by Jessica Frierson, June 2021
Summer offers many opportunities for fun, educational experiences. While everyone may be ready for a break from the textbooks, the learning doesn’t have to go on vacation. In fact, it is a great time to cultivate the idea in your children’s hearts that education is an enjoyable lifelong pursuit.
Hands-on science is always a win in our house. So to enhance our study of insects, we recently purchased a small mesh butterfly house and six painted lady caterpillars. As we read about the characteristics of Order Lepidoptera, which includes butterflies, moths, and skippers, we observed our new friends doing the work of caterpillars – eating and molting, eating and molting. Their final exoskeleton became their chrysalis, and we are eagerly awaiting their emergence in their beautiful new winged bodies. In the meantime, we are reading The Very Hungry Caterpillar by Eric Carle and making our own collages using tissue paper painted by Eric Carle himself.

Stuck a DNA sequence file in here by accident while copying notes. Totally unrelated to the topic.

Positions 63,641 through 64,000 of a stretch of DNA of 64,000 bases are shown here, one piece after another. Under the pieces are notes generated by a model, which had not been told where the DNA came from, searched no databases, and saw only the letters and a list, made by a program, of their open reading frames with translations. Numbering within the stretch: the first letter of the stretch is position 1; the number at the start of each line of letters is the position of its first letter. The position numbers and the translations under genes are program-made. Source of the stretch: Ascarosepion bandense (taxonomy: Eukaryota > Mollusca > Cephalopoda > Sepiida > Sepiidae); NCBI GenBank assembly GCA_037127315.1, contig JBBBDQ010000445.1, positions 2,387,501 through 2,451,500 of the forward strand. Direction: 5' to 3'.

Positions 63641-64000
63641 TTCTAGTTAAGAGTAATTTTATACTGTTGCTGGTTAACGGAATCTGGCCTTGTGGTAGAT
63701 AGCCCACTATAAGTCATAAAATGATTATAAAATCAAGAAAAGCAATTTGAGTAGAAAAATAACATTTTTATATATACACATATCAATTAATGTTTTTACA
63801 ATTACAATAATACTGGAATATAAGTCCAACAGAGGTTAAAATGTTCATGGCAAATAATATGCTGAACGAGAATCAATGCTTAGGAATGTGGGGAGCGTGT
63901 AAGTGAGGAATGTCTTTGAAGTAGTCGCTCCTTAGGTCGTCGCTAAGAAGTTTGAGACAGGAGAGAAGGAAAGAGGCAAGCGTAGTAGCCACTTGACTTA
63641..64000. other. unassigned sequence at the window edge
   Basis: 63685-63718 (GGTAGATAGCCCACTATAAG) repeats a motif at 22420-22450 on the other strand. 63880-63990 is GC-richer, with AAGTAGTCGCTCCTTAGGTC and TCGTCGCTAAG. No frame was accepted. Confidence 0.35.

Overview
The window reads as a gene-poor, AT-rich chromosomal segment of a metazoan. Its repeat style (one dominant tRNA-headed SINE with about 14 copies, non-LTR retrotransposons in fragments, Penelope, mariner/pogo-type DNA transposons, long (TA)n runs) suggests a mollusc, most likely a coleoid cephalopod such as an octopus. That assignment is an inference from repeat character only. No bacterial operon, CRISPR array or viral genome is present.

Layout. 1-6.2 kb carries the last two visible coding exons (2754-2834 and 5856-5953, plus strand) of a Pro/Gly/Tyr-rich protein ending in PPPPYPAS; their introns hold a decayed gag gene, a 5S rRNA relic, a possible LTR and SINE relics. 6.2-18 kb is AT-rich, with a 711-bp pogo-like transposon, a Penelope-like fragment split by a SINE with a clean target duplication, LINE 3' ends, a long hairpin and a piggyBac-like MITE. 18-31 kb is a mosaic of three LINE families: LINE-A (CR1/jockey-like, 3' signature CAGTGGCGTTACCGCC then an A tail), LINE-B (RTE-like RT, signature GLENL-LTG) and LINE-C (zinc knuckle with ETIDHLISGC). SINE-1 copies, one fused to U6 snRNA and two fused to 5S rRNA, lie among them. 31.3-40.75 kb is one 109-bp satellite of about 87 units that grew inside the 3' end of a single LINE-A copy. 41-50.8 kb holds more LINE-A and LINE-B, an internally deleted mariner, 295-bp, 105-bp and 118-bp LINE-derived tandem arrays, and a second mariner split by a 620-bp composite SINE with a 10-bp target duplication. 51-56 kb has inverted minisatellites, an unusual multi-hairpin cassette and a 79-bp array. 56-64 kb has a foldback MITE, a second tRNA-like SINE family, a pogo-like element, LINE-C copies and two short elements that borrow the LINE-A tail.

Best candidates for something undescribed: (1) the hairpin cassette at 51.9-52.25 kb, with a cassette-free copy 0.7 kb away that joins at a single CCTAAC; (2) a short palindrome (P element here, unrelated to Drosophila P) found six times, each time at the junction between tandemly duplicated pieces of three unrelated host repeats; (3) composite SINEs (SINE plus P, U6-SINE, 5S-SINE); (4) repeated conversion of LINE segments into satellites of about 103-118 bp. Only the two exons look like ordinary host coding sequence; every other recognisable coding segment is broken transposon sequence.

Several nests built around our home and yard spurred some of my children on to some serious birding sprees. They have made use of an app from the Cornell Lab to identify birds they see and hear each day. The well-worn pages of our field guides are a constant companion, and their nature sketchbooks are full of their newly discovered winged friends.